Print Friendly, PDF & Email

When the drive for efficiency kills customer service

Everyone likes receiving great customer service however often we don’t notice good customer service when we receive it.  What we do notice, is when we experience service levels below our expectations.

As accountants and advisors we work with clients to drive efficiencies and cost savings to improve an organisations performance.  A good rule of thumb is any efficiencies or cost saving activities should always be compared against the business strategy.

One of our advisors, Robert Pitt, experienced something recently that inspired this article - He accepted a connection request on LinkedIn.  Following the acceptance Robert received a message suggesting they catch up as there were ways they may be able to help him.  Looking at their profile Robert was interested in at least hearing what they had to say, so responded with, “Sounds good, I have some time on Thursday afternoon”.  The reply that followed was what surprised Robert the most, “Let’s get acquainted first – it would have to be late in the day on Thursday as I am in back to back meetings for most of the day.  Feel free to book in a 15min spot directly into my online calendar (link to it was included)”.

Now, there were benefits of Robert doing this as it stops the back and forth emails etc of arranging a time to connect.  However, this person is obviously trying to sell a service and the first interaction with them was to go into their diary and book a meeting with them.  The big red flag with this ‘efficient booking system’ is it gives the impression they are too busy to make time for their prospective new customer.  In a nutshell, Robert had to do the work to arrange a time to be sold to.  If this is the way that they deal with a prospective new customer, you could only imagine how they treat their existing or long-term customers.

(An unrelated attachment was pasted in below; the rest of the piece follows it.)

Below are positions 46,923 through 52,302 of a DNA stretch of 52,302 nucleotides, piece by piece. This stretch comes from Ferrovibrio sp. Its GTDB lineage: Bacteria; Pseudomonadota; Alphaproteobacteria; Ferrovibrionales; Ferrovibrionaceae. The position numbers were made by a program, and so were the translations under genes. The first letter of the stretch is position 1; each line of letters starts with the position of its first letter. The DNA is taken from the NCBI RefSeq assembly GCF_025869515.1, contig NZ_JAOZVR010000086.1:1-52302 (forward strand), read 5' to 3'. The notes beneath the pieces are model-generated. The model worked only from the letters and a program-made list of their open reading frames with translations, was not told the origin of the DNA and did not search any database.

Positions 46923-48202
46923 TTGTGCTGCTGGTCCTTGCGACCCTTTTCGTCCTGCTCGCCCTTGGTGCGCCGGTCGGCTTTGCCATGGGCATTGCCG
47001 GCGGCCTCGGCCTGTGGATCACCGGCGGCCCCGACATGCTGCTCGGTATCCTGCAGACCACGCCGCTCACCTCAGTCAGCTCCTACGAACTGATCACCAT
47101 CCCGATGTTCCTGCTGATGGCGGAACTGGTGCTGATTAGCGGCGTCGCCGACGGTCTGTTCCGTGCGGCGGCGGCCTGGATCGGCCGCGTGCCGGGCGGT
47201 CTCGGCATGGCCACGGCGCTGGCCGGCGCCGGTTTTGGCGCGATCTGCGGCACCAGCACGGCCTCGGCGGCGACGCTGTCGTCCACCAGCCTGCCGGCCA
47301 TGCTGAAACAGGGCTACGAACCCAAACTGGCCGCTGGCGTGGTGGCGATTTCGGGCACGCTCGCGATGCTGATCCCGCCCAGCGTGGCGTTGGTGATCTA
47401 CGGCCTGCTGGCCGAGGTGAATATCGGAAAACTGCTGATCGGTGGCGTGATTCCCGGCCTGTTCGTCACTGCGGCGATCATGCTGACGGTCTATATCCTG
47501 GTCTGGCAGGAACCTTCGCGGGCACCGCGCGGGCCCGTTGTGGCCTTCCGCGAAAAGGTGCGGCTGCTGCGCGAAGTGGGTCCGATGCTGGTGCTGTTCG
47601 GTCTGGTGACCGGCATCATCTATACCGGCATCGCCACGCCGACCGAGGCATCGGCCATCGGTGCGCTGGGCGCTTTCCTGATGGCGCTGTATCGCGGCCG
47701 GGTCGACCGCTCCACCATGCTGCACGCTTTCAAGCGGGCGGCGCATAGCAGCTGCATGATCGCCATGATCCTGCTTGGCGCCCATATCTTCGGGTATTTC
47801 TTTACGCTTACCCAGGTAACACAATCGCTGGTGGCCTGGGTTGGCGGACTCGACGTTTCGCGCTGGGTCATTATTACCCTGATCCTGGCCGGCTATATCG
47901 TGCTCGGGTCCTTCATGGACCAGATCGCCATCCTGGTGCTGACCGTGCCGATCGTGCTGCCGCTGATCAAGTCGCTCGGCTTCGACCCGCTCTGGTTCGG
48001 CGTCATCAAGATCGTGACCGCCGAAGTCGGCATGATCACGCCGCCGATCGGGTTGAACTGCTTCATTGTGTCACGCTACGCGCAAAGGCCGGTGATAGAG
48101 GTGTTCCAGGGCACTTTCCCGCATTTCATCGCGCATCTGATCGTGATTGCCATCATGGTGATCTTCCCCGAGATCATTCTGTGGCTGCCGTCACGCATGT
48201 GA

There are numerous examples of efficiencies -v- lack customer service experience around, some of them you may think are good and some you may agree are bad.  A few that come to mind are:

  • Supermarket self-service checkouts
  • Banks rationalisation of branches and ATMs
  • Banks removing human tellers in branches
  • Scripted overseas call centres for technical support from Telcos/Pay TV/Internet providers
  • Call centre voice activated menu systems
  • Airlines with online or kiosk check-in when you still have to wait in line to drop your check in bags

The next time that you are thinking about driving efficiency or cost cutting think about the value proposition that you offer and the overall strategy of your business.  Evaluate how any changes you intend to make will impact on your ability to deliver on your value proposition and assess if the outcome aligns with your business strategy.

Hanrick Curran has over 30 years’ experience working with business owners to identify and align day to day business activities with an overall business strategy. For a detailed overview of business improvement and strategy alignment read our Business Improvement Blog series below.

If you would like assistance establishing, reviewing or re-aligning your business strategy contact your usual Hanrick Curran advisor or alternatively, Robert Pitt on 07 3218 3900.

Please note that this publication is intended to provide a general summary and should not be relied upon as a substitute for personal advice.

Our Expert